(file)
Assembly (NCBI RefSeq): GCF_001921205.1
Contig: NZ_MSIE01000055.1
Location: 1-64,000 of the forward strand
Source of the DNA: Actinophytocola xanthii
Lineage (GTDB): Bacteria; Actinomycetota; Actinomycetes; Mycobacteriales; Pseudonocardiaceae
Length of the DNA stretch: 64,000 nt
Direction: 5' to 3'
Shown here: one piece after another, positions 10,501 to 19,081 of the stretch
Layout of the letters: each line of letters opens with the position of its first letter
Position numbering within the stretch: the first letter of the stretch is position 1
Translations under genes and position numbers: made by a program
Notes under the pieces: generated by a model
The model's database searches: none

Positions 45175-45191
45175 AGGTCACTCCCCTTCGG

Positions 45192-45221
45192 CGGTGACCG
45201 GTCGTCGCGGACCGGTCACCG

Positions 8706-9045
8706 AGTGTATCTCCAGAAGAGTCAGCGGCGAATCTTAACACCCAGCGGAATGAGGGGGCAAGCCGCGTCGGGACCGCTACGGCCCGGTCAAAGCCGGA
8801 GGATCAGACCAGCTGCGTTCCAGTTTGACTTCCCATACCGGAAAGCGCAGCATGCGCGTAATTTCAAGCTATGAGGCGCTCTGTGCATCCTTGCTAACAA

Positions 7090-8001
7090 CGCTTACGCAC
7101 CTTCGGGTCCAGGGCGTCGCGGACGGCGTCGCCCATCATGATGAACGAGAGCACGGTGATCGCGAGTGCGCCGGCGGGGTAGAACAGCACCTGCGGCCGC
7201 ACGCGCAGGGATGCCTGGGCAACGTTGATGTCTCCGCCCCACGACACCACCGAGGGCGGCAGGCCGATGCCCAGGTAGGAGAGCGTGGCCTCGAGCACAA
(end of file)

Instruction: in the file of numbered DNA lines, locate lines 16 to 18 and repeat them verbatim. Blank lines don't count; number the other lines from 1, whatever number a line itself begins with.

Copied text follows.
Positions 45192-45221
45192 CGGTGACCG
45201 GTCGTCGCGGACCGGTCACCG